Yale University

In Memoriam

W. Robert Reum

Bob Reum died on February 4, 2017. Here are two obituaries.


Obituary, Chicago Sun-Times

February 13, 2017


Bob Reum
1964 graduation

A prominent business executive, who was also active in Chicago civic affairs and philanthropy, died on February 4, 2017 at Northwestern Hospital from complications of cancer. He was 74.

As chairman, president, and chief executive officer of Amsted Industries Corporation since 2001, an employee-owned industrial conglomerate in the railroad, vehicular, and construction markets, Mr. Reum directed the company during a period of record earnings growth and exponentially increased share value.

Amsted board member Larry Gies remarked, "Bob was the inspirational leader we all try to emulate: people first, a bias for action, and laser-focused strategies. His positive impact on so many of us will never be forgotten." General Counsel and Interim CEO Steve Smith continued by saying, "Bob was made for a company like Amsted — 100% owned by its employees. He built Amsted into a global transportation and industrial supplier, all the time focused on how doing so built wealth for the worker on the shop floor. There was no ego for Bob — he just always wanted to make whatever he touched better."

Mr. Reum also served over the past fourteen years as a director of Houston-based Waste Management, most recently as its non-executive chairman. Jim Fish, president and chief executive officer of Waste Management, stated, "As board chair, his steady hand and thoughtful insights guided and strengthened us, and we will greatly miss him and his contributions."

Prior to joining Amsted, Mr. Reum was president and chief executive officer of The Interlake Corporation, which was successfully sold to the British multinational group GKN PLC in 1999.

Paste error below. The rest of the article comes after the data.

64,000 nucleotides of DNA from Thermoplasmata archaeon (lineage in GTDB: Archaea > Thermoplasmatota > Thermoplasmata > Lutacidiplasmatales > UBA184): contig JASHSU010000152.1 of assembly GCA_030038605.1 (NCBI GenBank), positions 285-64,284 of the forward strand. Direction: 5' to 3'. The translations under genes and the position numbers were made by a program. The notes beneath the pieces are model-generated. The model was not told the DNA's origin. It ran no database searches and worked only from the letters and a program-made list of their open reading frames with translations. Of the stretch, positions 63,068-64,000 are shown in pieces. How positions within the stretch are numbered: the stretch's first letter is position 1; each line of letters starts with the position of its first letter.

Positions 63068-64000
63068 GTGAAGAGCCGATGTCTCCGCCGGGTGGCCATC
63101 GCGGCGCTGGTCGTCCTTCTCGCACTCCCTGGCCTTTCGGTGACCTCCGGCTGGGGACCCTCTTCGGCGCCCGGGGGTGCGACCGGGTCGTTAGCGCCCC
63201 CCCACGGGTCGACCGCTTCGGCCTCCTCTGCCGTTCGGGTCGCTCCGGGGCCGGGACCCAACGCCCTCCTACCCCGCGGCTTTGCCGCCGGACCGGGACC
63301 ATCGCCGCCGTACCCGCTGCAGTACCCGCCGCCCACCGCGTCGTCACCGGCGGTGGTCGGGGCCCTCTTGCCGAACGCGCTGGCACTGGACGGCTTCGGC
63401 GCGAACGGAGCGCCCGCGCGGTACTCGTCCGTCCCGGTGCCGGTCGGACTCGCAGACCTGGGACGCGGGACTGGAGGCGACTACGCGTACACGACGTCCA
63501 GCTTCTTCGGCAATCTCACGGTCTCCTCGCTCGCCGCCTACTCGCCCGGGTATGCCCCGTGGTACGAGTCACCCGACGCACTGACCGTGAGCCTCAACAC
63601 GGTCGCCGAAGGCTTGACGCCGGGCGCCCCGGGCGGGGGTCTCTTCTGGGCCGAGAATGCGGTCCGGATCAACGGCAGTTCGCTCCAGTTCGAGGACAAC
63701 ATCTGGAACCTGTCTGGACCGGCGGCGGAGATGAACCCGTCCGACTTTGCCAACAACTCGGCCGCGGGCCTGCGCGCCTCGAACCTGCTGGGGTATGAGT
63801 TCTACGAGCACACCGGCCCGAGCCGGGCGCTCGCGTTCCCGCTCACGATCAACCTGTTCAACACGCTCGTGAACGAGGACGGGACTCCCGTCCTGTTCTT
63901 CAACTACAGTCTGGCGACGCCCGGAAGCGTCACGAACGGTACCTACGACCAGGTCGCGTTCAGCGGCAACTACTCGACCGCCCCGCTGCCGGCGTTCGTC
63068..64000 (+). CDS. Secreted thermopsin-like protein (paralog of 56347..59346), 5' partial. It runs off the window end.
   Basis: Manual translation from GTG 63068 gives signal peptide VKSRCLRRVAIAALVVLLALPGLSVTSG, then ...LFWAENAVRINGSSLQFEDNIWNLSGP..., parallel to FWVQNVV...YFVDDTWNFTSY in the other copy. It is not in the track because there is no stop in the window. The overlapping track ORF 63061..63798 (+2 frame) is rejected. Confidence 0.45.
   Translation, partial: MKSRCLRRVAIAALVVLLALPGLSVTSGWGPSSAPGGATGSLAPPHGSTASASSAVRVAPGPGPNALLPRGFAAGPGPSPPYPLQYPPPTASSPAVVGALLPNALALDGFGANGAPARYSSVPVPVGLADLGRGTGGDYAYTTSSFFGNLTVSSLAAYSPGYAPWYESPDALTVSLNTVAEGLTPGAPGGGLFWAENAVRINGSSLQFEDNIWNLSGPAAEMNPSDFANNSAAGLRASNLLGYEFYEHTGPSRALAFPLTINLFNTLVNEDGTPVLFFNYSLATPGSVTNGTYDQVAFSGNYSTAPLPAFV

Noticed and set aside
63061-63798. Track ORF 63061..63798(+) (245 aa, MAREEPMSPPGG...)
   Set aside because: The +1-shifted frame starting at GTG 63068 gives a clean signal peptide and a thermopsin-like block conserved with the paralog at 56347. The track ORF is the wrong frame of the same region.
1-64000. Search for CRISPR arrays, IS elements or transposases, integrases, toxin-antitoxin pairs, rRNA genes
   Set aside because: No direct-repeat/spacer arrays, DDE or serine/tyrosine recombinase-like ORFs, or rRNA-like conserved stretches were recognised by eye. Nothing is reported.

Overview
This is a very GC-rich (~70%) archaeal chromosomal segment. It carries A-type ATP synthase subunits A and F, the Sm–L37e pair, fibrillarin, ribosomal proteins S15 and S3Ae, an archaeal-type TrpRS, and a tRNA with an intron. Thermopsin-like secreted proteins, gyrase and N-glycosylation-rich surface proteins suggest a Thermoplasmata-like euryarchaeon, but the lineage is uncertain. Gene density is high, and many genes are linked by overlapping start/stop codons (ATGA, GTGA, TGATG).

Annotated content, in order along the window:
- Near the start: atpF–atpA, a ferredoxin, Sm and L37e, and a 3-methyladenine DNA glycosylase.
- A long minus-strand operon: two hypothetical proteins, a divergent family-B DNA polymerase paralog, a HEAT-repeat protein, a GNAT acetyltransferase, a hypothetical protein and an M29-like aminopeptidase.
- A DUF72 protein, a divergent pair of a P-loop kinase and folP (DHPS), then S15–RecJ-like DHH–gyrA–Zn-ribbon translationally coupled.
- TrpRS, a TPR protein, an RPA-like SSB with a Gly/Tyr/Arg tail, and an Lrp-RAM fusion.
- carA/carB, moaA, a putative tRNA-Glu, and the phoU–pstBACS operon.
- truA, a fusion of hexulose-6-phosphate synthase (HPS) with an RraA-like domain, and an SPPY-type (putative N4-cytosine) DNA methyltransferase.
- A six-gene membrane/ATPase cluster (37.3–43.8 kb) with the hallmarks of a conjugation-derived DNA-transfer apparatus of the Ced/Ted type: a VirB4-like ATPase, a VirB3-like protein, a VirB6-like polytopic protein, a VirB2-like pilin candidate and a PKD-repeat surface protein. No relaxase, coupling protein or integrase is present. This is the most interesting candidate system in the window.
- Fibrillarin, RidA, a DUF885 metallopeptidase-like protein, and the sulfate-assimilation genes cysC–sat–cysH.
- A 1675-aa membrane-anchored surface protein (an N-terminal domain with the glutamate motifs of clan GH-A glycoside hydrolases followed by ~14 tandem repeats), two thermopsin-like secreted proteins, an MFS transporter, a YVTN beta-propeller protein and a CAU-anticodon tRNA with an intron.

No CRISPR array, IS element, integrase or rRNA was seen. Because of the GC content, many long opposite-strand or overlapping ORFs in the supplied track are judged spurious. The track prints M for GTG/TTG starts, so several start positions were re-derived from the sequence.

Mr. Reum also made significant contributions to Chicago-area cultural and non-profit institutions as a member of the board of trustees and treasurer of the Chicago Symphony Orchestra, and during prior sustained tenures as chairman of the board of trustees of both The Morton Arboretum and The Elgin Academy.

Robert Reum was born on July 22, 1942 in Oak Park, Illinois, the son of Walter and Lucy Reum, who both held notable positions in Illinois governmental and political affairs. As an accomplished athlete and All-State basketball player at Oak Park River Forest High School, he went on to receive a B.A. degree in political science at Yale University, where he helped propel Yale's basketball team to an NCAA tournament berth in 1962. Subsequently, he earned a J.D. degree from the University of Michigan Law School as well as an M.B.A. in finance from Harvard Business School, where he achieved recognition as a Baker Scholar. In 1976, he co-authored an article in the Harvard Business Review with his wife, Sherry Milliken Reum, analyzing the merits of employee stock-ownership plans.

In addition to Sherry, his wife of 50 years, Mr. Reum is survived by his brother James and three children, Courtney, Carter, and Halle, all residing in Los Angeles. Brothers Courtney and Carter founded VEEV Spirits and currently lead the entrepreneurial brand-development investment company M13, while Halle Hammond is a celebrity stylist in the TV and motion picture industry.

"Our father was the most extraordinary man we knew. Everyone he came into contact with was touched by his kindness, brilliance, and charisma, including the innumerable people he mentored along the way. He had an integrity and principle of character like no man we've ever met. More than his accomplishments, he will be remembered as an exceptional human being who loved his wife and family above all else."

In lieu of flowers, the family requests that donations be made to The Morton Arboretum in memory of Robert Reum.


Obituary, Chicago Tribune

Robert Reum, sparked Amsted Industries turnaround, dies